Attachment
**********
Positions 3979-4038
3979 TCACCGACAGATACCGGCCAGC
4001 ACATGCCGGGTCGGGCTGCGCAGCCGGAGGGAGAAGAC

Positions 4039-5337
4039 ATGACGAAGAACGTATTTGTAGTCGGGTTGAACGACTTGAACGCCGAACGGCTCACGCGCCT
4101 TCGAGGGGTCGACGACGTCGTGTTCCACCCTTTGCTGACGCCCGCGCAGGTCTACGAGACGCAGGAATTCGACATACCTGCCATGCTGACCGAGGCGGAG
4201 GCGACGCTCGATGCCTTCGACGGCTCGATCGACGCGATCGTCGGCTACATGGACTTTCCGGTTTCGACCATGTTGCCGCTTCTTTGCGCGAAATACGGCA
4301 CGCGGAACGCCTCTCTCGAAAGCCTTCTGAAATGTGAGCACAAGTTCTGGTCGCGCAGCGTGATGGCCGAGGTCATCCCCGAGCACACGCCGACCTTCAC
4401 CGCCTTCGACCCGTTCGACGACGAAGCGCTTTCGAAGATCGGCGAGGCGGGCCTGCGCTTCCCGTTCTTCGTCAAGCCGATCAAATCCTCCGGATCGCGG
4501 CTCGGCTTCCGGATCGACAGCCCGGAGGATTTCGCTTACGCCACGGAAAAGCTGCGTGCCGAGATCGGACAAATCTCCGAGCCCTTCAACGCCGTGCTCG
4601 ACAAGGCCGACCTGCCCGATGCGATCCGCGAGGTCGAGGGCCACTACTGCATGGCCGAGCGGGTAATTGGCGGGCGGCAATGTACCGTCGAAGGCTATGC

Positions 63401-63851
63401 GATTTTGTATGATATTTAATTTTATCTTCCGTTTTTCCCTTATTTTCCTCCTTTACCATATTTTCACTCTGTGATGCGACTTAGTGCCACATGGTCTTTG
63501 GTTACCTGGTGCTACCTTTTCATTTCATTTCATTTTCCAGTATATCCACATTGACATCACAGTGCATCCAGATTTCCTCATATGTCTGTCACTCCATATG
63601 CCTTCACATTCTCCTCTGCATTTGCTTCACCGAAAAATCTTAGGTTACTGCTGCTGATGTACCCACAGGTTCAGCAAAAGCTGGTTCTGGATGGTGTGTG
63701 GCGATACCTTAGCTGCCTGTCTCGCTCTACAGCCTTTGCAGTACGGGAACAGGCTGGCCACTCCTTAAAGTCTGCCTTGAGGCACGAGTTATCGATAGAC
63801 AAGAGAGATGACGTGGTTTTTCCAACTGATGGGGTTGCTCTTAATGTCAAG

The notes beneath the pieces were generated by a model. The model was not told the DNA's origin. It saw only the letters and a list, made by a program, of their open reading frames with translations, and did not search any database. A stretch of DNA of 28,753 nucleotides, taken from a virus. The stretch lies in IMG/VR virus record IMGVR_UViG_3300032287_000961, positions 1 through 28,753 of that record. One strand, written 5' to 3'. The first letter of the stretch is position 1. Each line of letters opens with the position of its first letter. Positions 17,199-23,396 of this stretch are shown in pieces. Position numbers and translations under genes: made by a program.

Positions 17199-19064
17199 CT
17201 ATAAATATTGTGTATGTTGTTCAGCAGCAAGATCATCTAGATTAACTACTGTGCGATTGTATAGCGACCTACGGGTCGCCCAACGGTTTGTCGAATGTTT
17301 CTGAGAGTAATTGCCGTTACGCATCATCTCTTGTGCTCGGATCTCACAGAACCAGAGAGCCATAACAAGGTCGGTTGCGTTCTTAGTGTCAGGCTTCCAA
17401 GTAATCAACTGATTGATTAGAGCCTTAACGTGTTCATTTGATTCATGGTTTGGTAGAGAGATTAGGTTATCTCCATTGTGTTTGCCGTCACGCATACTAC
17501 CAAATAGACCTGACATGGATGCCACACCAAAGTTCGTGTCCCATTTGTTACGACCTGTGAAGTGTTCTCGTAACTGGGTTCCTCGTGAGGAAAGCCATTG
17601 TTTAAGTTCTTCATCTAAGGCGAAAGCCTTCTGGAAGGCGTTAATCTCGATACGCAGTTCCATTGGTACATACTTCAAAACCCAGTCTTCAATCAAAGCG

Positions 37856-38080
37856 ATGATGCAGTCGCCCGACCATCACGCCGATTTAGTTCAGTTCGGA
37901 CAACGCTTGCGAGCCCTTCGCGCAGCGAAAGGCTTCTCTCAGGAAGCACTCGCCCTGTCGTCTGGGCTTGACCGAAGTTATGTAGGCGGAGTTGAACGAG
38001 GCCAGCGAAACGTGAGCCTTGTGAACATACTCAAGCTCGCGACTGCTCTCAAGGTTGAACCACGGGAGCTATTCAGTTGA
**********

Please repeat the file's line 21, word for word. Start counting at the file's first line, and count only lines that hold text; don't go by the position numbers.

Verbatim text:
17201 ATAAATATTGTGTATGTTGTTCAGCAGCAAGATCATCTAGATTAACTACTGTGCGATTGTATAGCGACCTACGGGTCGCCCAACGGTTTGTCGAATGTTT